Tony Romo has been playing football for a long time. Before being usurped by Dak Prescott this past season, he was the Cowboys’ starting quarterback for 10 years. Prior to that, he spent three seasons as a backup, four at Eastern Illinois, four at Burlington High School in Wisconson, and presumably several years before that playing youth football.
So he has a lot of knowledge to share. But that knowledge isn’t just used for the benefit of his teammates. It also gets passed onto his sons.
Romo joined Instagram earlier this week and posted a video of himself teaching Hawkins (4) and Rivers (2) how to play quarterback and wide receiver, respectively. It was pretty freaking adorable … right up until the point that Hawkins threw the ball too hard for Rivers to catch and poor Rivers got hit in the belly, forcing Coach Romo to turn back into Comforting Dad Tony.
It should be noted that Hawkins is using his dad’s standard “White-80, White-80” cadence before the snap of the ball, but that he also forgot what to say after Rivers identified himself as “the wide receiver!” and had to be reminded by his coach. He also pats the ball a few too many times before letting loose with his throw. That lack of recall is going to be held against him when discussing his draft prospects, and defenders will capitalize if he takes that long to actually release the football, but luckily he has 18 or so more years to hammer that out.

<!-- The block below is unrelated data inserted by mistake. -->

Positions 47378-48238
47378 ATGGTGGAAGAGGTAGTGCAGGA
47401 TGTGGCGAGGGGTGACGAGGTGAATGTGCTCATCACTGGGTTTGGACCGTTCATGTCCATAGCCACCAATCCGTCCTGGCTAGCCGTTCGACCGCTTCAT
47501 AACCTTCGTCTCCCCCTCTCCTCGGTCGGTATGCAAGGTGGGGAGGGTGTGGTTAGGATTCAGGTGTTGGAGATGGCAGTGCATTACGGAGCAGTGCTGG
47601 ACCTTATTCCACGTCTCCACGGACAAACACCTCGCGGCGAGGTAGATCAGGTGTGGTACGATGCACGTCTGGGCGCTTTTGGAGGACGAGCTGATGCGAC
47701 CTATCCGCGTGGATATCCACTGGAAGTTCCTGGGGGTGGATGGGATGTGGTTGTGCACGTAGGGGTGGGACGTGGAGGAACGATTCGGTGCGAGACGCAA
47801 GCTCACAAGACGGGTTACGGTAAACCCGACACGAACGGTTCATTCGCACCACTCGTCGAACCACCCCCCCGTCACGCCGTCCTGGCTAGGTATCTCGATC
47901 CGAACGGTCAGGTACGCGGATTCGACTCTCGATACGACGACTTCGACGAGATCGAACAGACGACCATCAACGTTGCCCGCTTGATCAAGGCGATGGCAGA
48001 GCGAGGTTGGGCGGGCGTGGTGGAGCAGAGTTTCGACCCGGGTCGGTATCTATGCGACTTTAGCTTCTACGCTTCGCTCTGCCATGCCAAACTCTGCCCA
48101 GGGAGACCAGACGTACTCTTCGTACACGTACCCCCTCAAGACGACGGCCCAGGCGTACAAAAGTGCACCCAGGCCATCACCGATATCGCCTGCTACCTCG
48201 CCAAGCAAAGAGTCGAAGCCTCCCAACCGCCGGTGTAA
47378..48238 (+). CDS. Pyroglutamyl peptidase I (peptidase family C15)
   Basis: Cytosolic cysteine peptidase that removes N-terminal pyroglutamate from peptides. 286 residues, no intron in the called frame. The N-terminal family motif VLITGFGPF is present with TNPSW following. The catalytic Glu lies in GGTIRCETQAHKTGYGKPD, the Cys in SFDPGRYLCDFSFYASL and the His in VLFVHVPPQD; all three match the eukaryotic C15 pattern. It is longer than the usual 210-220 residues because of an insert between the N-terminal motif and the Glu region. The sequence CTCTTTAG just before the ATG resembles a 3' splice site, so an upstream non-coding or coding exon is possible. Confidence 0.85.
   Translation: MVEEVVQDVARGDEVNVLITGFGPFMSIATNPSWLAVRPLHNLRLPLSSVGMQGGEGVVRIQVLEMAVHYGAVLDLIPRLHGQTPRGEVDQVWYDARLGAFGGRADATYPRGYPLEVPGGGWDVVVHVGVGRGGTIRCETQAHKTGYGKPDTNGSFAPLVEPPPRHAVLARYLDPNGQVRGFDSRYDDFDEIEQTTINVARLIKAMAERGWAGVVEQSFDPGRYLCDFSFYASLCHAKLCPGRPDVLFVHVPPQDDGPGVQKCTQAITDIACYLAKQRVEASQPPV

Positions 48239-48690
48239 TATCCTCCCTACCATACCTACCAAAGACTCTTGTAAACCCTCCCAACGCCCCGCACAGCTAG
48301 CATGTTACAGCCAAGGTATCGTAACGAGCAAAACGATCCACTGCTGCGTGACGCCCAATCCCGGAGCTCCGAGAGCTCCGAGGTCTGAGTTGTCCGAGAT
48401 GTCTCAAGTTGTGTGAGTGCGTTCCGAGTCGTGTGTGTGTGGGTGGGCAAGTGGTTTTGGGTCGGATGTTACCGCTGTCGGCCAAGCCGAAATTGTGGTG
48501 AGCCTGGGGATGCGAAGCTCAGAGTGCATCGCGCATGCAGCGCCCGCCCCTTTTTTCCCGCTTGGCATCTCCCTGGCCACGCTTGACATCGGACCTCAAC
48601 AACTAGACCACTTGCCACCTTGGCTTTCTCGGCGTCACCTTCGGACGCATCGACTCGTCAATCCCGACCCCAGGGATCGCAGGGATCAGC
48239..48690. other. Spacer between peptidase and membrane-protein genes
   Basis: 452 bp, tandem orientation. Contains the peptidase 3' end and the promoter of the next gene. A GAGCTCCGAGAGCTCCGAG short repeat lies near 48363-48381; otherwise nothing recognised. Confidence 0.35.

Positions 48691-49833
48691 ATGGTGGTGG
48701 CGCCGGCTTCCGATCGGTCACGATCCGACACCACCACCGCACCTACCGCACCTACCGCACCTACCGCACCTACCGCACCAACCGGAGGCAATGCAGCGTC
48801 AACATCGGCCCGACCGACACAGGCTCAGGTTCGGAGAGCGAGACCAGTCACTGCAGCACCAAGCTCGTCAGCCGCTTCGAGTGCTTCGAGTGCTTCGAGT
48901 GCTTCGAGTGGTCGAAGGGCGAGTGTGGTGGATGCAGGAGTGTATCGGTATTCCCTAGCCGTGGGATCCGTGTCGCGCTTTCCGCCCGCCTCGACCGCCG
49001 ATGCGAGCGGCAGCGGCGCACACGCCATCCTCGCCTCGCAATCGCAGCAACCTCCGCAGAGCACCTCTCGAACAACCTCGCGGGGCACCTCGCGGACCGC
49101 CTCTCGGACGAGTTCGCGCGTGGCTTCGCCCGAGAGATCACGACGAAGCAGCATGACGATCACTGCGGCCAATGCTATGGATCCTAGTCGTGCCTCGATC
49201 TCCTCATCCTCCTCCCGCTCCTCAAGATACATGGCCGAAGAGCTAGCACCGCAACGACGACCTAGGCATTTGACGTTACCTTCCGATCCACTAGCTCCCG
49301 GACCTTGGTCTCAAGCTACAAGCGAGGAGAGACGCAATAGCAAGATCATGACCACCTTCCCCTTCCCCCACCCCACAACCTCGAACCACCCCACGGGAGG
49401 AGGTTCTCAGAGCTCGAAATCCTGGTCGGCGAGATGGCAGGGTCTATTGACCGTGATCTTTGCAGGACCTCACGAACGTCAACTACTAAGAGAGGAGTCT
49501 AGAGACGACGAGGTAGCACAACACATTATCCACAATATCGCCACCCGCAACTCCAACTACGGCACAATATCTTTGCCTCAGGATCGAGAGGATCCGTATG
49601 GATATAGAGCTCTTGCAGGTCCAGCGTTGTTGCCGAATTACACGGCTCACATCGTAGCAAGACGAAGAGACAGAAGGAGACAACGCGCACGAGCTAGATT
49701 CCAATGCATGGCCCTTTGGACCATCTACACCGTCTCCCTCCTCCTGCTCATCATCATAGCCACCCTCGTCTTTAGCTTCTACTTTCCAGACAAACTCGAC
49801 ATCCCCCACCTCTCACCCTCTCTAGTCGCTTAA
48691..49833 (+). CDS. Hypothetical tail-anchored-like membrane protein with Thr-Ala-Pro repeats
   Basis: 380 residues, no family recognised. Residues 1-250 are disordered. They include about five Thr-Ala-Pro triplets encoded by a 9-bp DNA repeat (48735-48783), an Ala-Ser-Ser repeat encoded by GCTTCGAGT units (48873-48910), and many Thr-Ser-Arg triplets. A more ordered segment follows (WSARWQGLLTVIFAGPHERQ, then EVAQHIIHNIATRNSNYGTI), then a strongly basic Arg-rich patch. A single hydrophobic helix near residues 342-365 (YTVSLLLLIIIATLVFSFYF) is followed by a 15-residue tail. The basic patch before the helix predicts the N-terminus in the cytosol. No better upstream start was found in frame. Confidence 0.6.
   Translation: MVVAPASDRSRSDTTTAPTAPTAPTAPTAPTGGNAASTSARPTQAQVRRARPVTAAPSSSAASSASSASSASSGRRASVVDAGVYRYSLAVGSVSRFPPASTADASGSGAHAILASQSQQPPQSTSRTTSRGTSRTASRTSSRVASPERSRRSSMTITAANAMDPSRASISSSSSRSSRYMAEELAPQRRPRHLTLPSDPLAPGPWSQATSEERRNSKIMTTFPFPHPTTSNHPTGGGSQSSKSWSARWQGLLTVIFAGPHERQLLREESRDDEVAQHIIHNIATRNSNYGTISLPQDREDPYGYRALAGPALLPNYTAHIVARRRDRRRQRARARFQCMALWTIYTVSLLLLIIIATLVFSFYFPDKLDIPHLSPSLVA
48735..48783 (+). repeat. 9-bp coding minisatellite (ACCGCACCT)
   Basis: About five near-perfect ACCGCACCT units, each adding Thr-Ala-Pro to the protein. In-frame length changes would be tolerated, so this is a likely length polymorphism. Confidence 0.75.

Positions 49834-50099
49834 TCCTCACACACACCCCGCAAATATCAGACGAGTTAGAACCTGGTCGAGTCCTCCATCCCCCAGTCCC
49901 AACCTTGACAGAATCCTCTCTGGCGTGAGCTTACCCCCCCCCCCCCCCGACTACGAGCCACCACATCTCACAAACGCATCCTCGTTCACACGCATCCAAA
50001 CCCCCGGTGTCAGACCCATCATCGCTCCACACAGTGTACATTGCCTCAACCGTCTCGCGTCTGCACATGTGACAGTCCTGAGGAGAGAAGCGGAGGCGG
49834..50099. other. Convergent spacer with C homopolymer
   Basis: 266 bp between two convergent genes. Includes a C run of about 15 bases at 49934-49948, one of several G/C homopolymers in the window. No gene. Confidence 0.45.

As for Rivers, well, he clearly thought the play call was a quick screen. There must have been some miscommunication in the huddle. Luckily, Hawkins had the Cowboys’ offensive line protecting him and had a ton of time to throw, which meant Rivers had a chance to run his deep comeback route. He did a great job coming back to the ball and shielding off the (non-existent) defender with his body, but then the ball went right through his hands. The throw was a bit low, and Rivers is only 2 years old, but a professional wide receiver makes that play.
It was after the drop that we discovered that not only is Tony the dad/coach of this team, but he’s also the trainer, as Rivers approaches him to take care of that belly injury. Impressively, Romo was able to deal with the injury at the same time as he delivered some coaching advice to his quarterback, noting that Hawkins should hit the receiver in the chest with the pass, and not the belly.
All in all, a solid day of football for the Romo family, assuming Rivers was able to shake it off and get back on the field.